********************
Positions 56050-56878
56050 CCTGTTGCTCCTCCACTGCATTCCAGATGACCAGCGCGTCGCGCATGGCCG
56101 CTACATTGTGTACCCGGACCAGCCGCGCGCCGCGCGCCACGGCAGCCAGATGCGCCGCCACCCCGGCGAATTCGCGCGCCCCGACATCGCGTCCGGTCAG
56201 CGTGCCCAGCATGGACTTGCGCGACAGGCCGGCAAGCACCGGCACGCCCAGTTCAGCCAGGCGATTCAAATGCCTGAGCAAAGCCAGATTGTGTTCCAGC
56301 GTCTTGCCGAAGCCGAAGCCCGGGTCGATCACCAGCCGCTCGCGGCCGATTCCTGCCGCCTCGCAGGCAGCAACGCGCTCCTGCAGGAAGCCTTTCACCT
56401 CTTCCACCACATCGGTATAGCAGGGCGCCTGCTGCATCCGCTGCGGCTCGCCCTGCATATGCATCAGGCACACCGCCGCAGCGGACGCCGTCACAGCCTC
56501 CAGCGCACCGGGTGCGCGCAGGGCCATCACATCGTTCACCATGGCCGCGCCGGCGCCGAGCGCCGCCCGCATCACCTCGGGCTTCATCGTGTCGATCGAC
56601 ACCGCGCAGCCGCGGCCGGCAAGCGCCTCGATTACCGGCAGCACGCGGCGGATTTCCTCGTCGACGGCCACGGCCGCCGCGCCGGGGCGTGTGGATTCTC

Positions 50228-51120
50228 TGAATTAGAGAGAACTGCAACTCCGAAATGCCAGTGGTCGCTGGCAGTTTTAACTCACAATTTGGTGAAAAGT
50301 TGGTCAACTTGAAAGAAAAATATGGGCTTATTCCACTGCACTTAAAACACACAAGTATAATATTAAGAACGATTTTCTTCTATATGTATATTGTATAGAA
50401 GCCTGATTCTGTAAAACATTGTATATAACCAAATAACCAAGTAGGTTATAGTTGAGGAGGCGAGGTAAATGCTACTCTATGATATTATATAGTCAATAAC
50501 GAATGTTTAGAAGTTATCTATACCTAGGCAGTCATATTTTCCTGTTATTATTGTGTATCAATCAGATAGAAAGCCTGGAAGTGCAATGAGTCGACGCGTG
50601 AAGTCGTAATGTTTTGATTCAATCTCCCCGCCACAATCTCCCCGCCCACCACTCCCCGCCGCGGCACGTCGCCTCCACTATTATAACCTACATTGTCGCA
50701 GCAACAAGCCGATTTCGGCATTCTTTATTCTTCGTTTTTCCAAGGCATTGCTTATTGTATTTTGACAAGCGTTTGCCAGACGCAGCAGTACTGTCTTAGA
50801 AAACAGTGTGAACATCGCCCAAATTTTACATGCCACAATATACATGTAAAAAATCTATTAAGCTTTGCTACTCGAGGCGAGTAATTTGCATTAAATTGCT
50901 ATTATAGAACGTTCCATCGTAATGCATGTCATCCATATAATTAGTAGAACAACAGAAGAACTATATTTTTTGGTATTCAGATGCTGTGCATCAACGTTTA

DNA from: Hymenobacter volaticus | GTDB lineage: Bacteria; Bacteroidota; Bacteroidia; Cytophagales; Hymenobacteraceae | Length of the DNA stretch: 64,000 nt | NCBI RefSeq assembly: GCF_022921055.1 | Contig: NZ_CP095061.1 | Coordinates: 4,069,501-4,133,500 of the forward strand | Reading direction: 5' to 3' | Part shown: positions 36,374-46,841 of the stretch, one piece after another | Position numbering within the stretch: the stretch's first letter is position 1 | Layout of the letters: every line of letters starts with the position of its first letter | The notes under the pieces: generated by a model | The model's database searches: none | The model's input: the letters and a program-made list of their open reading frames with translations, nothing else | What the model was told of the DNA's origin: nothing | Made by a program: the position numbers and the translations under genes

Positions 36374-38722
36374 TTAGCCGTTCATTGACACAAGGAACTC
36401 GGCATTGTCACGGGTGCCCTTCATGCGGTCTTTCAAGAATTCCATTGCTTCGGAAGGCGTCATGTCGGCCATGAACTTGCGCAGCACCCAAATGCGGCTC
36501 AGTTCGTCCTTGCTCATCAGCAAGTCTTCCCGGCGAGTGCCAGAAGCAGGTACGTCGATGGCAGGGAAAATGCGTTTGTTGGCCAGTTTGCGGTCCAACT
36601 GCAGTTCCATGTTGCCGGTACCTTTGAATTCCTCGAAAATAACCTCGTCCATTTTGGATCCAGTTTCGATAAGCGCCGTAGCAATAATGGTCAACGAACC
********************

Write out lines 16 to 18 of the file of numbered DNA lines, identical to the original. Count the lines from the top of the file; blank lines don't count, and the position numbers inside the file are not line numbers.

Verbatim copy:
50801 AAACAGTGTGAACATCGCCCAAATTTTACATGCCACAATATACATGTAAAAAATCTATTAAGCTTTGCTACTCGAGGCGAGTAATTTGCATTAAATTGCT
50901 ATTATAGAACGTTCCATCGTAATGCATGTCATCCATATAATTAGTAGAACAACAGAAGAACTATATTTTTTGGTATTCAGATGCTGTGCATCAACGTTTA

DNA from: Hymenobacter volaticus | GTDB lineage: Bacteria; Bacteroidota; Bacteroidia; Cytophagales; Hymenobacteraceae | Length of the DNA stretch: 64,000 nt | NCBI RefSeq assembly: GCF_022921055.1 | Contig: NZ_CP095061.1 | Coordinates: 4,069,501-4,133,500 of the forward strand | Reading direction: 5' to 3' | Part shown: positions 36,374-46,841 of the stretch, one piece after another | Position numbering within the stretch: the stretch's first letter is position 1 | Layout of the letters: every line of letters starts with the position of its first letter | The notes under the pieces: generated by a model | The model's database searches: none | The model's input: the letters and a program-made list of their open reading frames with translations, nothing else | What the model was told of the DNA's origin: nothing | Made by a program: the position numbers and the translations under genes